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Britannia silver (3020 views - Material Database)

Britannia silver is an alloy of silver containing 11 ounces and 10 pennyweight (i.e. 11.5 troy ounces) silver in the pound troy, i.e. 23/24ths, or 95.83%, by weight silver, the rest usually being copper. This standard was introduced in England by Act of Parliament in 1697 to replace sterling silver (92.5% silver) as the obligatory standard for items of "wrought plate". The lion passant gardant hallmark denoting sterling was replaced with "the figure of a woman commonly called Britannia", and the leopard's head mark of the Worshipful Company of Goldsmiths replaced with a "lion's head erased". Britannia standard silver was introduced as part of the great recoinage scheme of William III from 1696, when attempts were made to limit the clipping and melting of sterling silver coinage. A higher standard for wrought plate meant that sterling silver coins could not easily be used as a source of raw material because additional fine silver, which was in short supply at the time, would have to be added to bring the purity of the alloy up to the higher standard. Britannia silver is considerably softer than sterling, and after complaints from the trade, sterling silver was again authorised for use by silversmiths from 1 June 1720, and thereafter Britannia silver has remained an optional standard for hallmarking in the United Kingdom and Ireland. Since the hallmarking changes of 1 January 1999, Britannia silver has been denoted by the millesimal fineness hallmark 958, with the symbol of Britannia being applied optionally. The silver bullion coins of the Royal Mint issued since 1997, known as "Britannias" for their reverse image, were minted in Britannia standard silver until 2012. Britannia silver should be distinguished from Britannia metal, a pewter-like alloy containing no silver.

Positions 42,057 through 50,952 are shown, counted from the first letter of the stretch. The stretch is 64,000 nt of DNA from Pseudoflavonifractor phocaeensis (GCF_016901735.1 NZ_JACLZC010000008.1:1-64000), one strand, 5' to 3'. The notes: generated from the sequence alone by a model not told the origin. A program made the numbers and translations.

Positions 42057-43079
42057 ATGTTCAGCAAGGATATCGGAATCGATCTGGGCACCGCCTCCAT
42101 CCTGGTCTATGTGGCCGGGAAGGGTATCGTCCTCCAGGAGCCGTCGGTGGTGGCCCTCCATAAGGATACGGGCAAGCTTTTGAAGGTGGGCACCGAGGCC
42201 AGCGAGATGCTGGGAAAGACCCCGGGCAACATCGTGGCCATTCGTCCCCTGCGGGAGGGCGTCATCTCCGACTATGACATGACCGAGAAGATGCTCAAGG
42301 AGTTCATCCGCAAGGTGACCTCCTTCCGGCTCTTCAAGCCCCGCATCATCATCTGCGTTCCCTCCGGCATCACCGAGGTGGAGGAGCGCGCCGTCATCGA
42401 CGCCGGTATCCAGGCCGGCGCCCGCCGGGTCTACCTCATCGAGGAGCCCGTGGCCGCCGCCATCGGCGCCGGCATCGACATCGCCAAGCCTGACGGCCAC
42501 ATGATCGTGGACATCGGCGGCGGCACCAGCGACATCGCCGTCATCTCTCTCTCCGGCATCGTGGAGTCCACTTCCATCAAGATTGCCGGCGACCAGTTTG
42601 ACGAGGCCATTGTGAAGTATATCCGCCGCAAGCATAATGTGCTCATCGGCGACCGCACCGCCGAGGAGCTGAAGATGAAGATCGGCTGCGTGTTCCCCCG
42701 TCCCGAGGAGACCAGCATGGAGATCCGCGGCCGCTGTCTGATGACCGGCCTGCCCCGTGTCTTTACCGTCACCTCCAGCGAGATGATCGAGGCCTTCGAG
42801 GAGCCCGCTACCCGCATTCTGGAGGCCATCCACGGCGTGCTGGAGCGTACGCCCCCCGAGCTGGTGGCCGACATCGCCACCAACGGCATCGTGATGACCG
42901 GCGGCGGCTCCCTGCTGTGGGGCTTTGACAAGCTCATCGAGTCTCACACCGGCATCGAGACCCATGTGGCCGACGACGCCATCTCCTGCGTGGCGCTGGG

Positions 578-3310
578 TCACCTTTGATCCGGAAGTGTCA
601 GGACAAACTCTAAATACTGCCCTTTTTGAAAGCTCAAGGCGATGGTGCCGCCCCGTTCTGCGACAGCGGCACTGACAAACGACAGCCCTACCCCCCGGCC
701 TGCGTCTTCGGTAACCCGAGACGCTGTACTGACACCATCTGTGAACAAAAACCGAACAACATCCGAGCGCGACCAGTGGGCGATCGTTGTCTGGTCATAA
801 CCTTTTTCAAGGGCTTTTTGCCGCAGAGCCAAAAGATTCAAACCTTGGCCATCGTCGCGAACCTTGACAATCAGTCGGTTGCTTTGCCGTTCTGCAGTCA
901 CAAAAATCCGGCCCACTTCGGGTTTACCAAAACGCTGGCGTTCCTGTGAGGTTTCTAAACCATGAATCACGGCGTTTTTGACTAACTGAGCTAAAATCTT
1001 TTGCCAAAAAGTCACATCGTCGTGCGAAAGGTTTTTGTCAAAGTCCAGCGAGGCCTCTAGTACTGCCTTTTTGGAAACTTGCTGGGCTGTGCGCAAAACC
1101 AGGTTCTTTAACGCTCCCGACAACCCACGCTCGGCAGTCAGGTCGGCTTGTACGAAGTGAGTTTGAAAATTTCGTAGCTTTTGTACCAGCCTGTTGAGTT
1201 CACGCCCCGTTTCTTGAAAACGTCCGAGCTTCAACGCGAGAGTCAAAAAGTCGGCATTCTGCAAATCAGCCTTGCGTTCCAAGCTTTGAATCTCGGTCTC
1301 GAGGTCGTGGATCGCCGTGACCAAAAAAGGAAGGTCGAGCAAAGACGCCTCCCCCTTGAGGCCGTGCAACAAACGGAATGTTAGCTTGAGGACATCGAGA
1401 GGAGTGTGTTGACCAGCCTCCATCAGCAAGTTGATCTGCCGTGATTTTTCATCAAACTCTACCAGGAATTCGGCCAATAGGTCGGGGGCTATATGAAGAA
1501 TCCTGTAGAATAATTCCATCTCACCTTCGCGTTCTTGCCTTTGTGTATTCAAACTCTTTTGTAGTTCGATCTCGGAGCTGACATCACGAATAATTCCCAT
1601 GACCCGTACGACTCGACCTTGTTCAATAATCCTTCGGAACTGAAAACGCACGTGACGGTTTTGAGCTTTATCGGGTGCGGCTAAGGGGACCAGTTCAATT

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Britannia silver

Britannia silver

Britannia silver is an alloy of silver containing 11 ounces and 10 pennyweight (i.e. 11.5 troy ounces) silver in the pound troy, i.e. 23/24ths, or 95.83%, by weight silver, the rest usually being copper.

This standard was introduced in England by Act of Parliament in 1697 to replace sterling silver (92.5% silver) as the obligatory standard for items of "wrought plate". The lion passant gardant hallmark denoting sterling was replaced with "the figure of a woman commonly called Britannia", and the leopard's head mark of the Worshipful Company of Goldsmiths replaced with a "lion's head erased".[1]

Britannia standard silver was introduced as part of the great recoinage scheme of William III from 1696, when attempts were made to limit the clipping and melting of sterling silver coinage. A higher standard for wrought plate meant that sterling silver coins could not easily be used as a source of raw material because additional fine silver, which was in short supply at the time, would have to be added to bring the purity of the alloy up to the higher standard.[2]